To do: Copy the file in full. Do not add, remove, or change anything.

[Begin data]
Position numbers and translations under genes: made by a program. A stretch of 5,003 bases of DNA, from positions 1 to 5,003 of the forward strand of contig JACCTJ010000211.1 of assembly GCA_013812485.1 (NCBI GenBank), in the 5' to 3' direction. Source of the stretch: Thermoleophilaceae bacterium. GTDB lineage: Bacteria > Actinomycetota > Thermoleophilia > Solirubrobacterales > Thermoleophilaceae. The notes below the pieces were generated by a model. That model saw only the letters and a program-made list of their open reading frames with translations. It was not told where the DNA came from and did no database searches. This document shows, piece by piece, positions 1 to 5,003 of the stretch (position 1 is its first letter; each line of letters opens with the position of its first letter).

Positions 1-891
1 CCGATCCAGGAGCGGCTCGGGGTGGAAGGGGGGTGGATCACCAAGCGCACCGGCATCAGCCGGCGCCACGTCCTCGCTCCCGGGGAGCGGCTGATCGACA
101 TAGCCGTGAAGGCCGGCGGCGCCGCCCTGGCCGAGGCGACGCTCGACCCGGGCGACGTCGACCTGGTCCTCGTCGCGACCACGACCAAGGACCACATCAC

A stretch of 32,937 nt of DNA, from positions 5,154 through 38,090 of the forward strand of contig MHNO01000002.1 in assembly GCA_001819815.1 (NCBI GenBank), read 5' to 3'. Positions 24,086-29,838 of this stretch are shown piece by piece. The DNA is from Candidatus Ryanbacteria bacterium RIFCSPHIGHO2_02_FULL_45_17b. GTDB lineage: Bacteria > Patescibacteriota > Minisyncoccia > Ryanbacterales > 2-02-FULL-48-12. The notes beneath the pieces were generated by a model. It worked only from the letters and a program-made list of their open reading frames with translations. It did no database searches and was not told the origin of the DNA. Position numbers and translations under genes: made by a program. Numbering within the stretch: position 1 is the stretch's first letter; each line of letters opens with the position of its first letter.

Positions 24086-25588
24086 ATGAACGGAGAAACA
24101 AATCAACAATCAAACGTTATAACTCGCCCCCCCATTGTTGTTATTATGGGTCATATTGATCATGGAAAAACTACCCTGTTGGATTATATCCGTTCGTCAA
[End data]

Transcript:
Position numbers and translations under genes: made by a program. A stretch of 5,003 bases of DNA, from positions 1 to 5,003 of the forward strand of contig JACCTJ010000211.1 of assembly GCA_013812485.1 (NCBI GenBank), in the 5' to 3' direction. Source of the stretch: Thermoleophilaceae bacterium. GTDB lineage: Bacteria > Actinomycetota > Thermoleophilia > Solirubrobacterales > Thermoleophilaceae. The notes below the pieces were generated by a model. That model saw only the letters and a program-made list of their open reading frames with translations. It was not told where the DNA came from and did no database searches. This document shows, piece by piece, positions 1 to 5,003 of the stretch (position 1 is its first letter; each line of letters opens with the position of its first letter).

Positions 1-891
1 CCGATCCAGGAGCGGCTCGGGGTGGAAGGGGGGTGGATCACCAAGCGCACCGGCATCAGCCGGCGCCACGTCCTCGCTCCCGGGGAGCGGCTGATCGACA
101 TAGCCGTGAAGGCCGGCGGCGCCGCCCTGGCCGAGGCGACGCTCGACCCGGGCGACGTCGACCTGGTCCTCGTCGCGACCACGACCAAGGACCACATCAC

A stretch of 32,937 nt of DNA, from positions 5,154 through 38,090 of the forward strand of contig MHNO01000002.1 in assembly GCA_001819815.1 (NCBI GenBank), read 5' to 3'. Positions 24,086-29,838 of this stretch are shown piece by piece. The DNA is from Candidatus Ryanbacteria bacterium RIFCSPHIGHO2_02_FULL_45_17b. GTDB lineage: Bacteria > Patescibacteriota > Minisyncoccia > Ryanbacterales > 2-02-FULL-48-12. The notes beneath the pieces were generated by a model. It worked only from the letters and a program-made list of their open reading frames with translations. It did no database searches and was not told the origin of the DNA. Position numbers and translations under genes: made by a program. Numbering within the stretch: position 1 is the stretch's first letter; each line of letters opens with the position of its first letter.

Positions 24086-25588
24086 ATGAACGGAGAAACA
24101 AATCAACAATCAAACGTTATAACTCGCCCCCCCATTGTTGTTATTATGGGTCATATTGATCATGGAAAAACTACCCTGTTGGATTATATCCGTTCGTCAA